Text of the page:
Over 25,000 tonnes of ‘Covid plastic’ is in our oceans, study says


More than 25,000 tonnes of personal protective equipment (PPE) and other types of Covid-related plastic waste has entered Earth’s oceans, a new study estimates.

Researchers in California have developed a computer model simulating the fate of plastic waste as it leaves beaches, drifts along the water and fragments into pieces. 

They estimate that 8.4 million tons of pandemic-related plastic waste has been generated by 193 countries, from the start of the pandemic to August 2021.   

Almost three quarters – 71 per cent – is likely to wash up on beaches by the end of the year, the model suggests.  

Most of the offending Covid-related plastic is from medical waste generated by hospitals, the researchers say, which ‘dwarfs’ the contribution from PPE and packaging from online shopping giant like Amazon and eBay.  

Covid-19 led to an increased demand for single-use plastics such as face masks, gloves, and face shields. But much of the resulting waste ends up in rivers and oceans, researchers warn

Covid-19 led to an increased demand for single-use plastics such as face masks, gloves, and face shields. But much of the resulting waste ends up in rivers and oceans, researchers warn

TYPES OF ‘COVID PLASTIC’ 

– Face masks

– Face shields

– Disposable gloves

– Surgical gowns

– Goggles

– Hand sanitizer bottles 

–  Test kits

– Packaging  

PPE includes masks, face shields disposable gloves and surgical gowns. The term ‘Covid-related plastic’, meanwhile, includes PPE and any plastic packaging used to contain these items, as well as plastic from test kits.

All can enter rivers and eventually travel into the world’s oceans if not disposed of properly.  

The new study was led by a team of researchers at Nanjing University’s School of Atmospheric Sciences and UC San Diego’s Scripps Institution of Oceanography, who used data from the start of the pandemic in 2020 through to August 2021. 

‘Plastic waste causes harm to marine life and has become a major global environmental concern,’ they say in their paper.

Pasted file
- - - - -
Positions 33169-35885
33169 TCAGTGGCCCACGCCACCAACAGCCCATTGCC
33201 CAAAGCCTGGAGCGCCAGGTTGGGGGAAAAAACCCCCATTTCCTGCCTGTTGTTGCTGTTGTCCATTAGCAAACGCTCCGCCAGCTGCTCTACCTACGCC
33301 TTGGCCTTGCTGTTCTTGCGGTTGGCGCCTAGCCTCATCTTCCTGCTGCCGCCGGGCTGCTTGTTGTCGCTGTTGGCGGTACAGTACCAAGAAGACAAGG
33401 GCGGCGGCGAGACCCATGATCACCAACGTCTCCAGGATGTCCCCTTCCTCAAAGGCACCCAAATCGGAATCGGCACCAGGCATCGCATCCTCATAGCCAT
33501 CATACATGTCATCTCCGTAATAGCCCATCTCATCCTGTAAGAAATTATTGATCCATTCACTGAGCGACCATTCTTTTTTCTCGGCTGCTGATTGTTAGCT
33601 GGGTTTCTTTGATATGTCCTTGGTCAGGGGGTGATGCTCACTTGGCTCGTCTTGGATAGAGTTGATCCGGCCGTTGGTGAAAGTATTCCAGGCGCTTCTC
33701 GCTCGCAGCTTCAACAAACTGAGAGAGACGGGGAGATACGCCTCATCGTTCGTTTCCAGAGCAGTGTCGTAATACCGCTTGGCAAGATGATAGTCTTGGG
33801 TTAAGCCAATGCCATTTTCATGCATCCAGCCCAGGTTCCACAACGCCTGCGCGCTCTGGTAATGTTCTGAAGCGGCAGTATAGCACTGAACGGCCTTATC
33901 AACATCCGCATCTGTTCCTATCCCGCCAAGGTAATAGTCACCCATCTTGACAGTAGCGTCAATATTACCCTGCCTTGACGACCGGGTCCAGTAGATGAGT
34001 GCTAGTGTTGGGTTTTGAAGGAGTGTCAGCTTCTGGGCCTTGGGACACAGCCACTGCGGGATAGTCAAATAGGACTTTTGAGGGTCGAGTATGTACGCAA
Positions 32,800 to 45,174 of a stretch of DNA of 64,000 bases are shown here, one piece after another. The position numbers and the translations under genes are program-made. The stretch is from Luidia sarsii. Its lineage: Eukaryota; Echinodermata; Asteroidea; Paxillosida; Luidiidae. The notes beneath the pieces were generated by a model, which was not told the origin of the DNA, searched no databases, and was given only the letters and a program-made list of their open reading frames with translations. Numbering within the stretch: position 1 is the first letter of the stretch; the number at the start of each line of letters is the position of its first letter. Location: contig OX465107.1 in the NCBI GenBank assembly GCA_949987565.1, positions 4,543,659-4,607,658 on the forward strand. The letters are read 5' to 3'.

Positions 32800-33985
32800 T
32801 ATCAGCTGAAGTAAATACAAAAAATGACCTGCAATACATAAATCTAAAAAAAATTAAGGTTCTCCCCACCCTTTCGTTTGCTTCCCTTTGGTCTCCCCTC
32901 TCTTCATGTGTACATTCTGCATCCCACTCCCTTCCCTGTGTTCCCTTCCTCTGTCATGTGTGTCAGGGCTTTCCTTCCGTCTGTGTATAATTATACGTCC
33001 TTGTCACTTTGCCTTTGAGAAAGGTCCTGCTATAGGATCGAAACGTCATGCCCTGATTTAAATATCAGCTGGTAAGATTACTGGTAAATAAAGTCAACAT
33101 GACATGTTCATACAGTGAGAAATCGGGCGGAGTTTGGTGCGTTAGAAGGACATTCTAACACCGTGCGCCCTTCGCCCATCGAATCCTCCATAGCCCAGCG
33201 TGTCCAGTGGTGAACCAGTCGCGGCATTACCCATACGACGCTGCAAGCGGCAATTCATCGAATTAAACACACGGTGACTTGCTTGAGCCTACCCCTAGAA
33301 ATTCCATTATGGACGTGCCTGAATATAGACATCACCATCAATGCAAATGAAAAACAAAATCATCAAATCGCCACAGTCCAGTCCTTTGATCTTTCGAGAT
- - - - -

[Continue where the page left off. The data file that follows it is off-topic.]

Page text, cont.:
‘The recent Covid-19 pandemic has led to an increased demand for single-use plastic, intensifying pressure on this already out-of-control problem.

‘This work shows that more than eight million tons of pandemic-associated plastic waste have been generated globally, with more than 25,000 tons entering the global ocean.  

‘This poses a long-lasting problem for the ocean environment and is mainly accumulated on beaches and coastal sediments.’    

Covid-related plastic includes masks, face shields, test kits, disposable gloves, surgical gowns and any plastic packaging used to contain these items (stock image)

Covid-related plastic includes masks, face shields, test kits, disposable gloves, surgical gowns and any plastic packaging used to contain these items (stock image)

Covid-related plastic includes masks, face shields, test kits, disposable gloves, surgical gowns and any plastic packaging used to contain these items (stock image)

For their study, the team devised a model that works like virtual reality, built based on Newton’s laws of motion, according to study author Yanxu Zhang at Nanjing University.  

‘The model simulates how the seawater moves driven by wind and how the plastics float on the surface ocean, degraded by sunlight, fouled by plankton, landed on beaches and sunk to the deep,’ said Zhang. 

‘It can be used to answer “what if” questions – for example, what will happen if we add a certain amount of plastics to the ocean?’

Graphic from the paper shows the different types of pandemic-associated plastics discharged to the global ocean - (A) hospital medical waste, (B) Covid-19 test kits, (C) PPE, (D) online-shopping packaging material and (E) all of them in total

Graphic from the paper shows the different types of pandemic-associated plastics discharged to the global ocean - (A) hospital medical waste, (B) Covid-19 test kits, (C) PPE, (D) online-shopping packaging material and (E) all of them in total

Graphic from the paper shows the different types of pandemic-associated plastics discharged to the global ocean – (A) hospital medical waste, (B) Covid-19 test kits, (C) PPE, (D) online-shopping packaging material and (E) all of them in total

The study found that most of the global plastic waste from the pandemic is entering the ocean from rivers. 

COVID-RELATED PLASTIC WASTE BY CONTINENT 

Covid-19 cases among the population 

Africa: 3.8 per cent

Asia: 31.2 per cent 

Europe: 25.7 per cent

North America: 21.9 per cent

South America: 17.3 per cent

Oceania: Less than 0.1 per cent

‘Mismanaged’ Covid-related plastic waste

Africa: 7.9 per cent

Asia: 46.3 per cent 

Europe: 23.8 per cent

North America: 5.6 per cent

South America: 16.4 per cent

Oceania: Less than 0.1 per cent